This handsome but juiceless film adaptation of Jack Ketchum’s novel takes place in a small New Jersey town during the summer of 1958. Twelve-year-old David is smitten with 14-year-old Megan, who just moved next door. Megan and her sister were recently orphaned when their parents were killed in an automobile accident, and she is now living with the Chandler family (consisting of husband, wife and three sons).
However, the Chandler patriarch’s abrupt and adulterous departure has set Mrs. Chandler into a dangerous mental state. Mrs. Chandler begins to violently punish Megan and her sister for the smallest of infractions, and she recruits her sons to join in dishing out the sadistically harsh discipline. Can young David save Megan from this torturous existence?
Filmmaker Gregory M. Wilson has beautifully recreated the mood and environment of the late Eisenhower era. Rarely has a low-budget film offered such a smart level of art direction, costume design and set decoration to evoke the feel of a particular time. Special kudos are in order for William M. Miller’s crisp cinematography.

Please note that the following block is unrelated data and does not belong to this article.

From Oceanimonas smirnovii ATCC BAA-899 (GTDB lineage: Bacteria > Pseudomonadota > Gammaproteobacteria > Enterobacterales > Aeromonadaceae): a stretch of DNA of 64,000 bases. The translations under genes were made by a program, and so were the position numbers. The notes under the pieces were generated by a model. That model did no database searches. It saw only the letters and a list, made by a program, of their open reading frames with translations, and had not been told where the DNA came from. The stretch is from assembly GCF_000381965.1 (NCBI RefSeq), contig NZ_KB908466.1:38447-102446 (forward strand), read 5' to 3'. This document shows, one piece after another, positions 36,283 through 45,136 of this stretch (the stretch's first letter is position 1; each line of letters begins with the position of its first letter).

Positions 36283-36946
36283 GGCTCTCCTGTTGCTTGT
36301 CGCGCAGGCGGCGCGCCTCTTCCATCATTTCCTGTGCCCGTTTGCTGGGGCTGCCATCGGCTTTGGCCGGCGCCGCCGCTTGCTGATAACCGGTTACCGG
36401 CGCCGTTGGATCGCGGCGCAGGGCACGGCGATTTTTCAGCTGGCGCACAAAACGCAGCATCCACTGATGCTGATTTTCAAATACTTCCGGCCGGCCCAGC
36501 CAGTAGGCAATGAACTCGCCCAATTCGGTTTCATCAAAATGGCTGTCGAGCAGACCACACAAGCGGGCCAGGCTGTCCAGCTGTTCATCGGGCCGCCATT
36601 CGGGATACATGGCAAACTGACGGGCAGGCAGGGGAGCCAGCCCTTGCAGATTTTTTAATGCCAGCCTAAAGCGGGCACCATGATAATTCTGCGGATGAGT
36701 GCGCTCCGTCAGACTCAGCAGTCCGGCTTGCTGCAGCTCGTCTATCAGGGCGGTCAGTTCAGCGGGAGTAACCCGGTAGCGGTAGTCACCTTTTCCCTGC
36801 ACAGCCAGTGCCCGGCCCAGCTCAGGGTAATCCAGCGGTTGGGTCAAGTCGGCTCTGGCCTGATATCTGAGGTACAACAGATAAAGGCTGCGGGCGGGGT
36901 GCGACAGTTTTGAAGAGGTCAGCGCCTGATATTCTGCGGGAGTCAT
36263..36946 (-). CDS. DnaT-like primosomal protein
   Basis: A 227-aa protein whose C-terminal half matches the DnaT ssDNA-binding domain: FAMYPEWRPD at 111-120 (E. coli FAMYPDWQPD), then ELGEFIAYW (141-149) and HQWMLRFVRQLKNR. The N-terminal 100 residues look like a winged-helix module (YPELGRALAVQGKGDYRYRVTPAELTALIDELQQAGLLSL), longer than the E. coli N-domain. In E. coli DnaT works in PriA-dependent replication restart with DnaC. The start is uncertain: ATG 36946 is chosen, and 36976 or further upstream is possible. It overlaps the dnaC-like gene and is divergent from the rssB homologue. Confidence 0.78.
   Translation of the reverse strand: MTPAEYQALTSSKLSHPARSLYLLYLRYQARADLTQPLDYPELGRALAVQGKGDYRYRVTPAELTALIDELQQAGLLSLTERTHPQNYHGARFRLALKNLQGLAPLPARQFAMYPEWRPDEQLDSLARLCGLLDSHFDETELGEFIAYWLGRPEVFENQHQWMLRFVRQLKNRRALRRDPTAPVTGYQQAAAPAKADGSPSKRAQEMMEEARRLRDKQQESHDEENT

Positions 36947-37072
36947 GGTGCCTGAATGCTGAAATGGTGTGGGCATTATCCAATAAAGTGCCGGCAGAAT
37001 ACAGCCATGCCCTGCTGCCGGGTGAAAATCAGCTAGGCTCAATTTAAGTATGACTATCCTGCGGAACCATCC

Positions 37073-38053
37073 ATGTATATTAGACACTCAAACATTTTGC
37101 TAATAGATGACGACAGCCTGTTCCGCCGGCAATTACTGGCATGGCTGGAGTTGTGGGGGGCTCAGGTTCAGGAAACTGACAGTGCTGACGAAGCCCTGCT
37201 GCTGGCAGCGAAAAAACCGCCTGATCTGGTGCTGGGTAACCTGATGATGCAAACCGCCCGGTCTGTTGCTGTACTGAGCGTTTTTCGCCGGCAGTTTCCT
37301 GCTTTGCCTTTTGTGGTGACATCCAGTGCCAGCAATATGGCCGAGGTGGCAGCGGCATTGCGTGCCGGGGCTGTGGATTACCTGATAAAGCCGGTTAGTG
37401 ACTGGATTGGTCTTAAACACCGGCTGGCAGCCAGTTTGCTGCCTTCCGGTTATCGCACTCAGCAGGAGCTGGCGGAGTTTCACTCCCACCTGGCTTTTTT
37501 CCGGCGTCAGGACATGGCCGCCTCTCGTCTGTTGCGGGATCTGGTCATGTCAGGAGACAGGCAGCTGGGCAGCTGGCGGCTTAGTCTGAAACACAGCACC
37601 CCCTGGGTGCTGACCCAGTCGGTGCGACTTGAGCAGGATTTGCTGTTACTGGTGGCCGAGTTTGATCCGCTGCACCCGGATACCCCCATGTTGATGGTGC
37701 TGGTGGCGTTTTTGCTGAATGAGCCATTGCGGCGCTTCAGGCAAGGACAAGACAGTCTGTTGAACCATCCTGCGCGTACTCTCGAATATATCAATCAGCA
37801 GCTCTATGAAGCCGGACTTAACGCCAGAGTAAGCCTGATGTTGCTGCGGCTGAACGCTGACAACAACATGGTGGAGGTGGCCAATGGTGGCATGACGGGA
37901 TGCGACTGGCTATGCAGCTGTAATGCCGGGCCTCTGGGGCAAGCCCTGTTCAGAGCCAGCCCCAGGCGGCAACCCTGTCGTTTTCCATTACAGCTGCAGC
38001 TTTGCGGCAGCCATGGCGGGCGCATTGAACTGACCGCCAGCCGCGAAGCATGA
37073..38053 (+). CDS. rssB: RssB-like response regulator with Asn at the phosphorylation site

Unfortunately, the film is stuck with an utterly quotidian screenplay that never truly provokes the viewer, despite the extremes in child abuse violence. The press materials for this film repeatedly name-drop Stephen King, as if trying to scare up class by association. Yet the film never evokes King’s sense of casual sadism and dark humor. Instead, it only churns up a predictable tale that is heavy on sickening cruelty but absent on emotional horror. The result is a great-looking bore.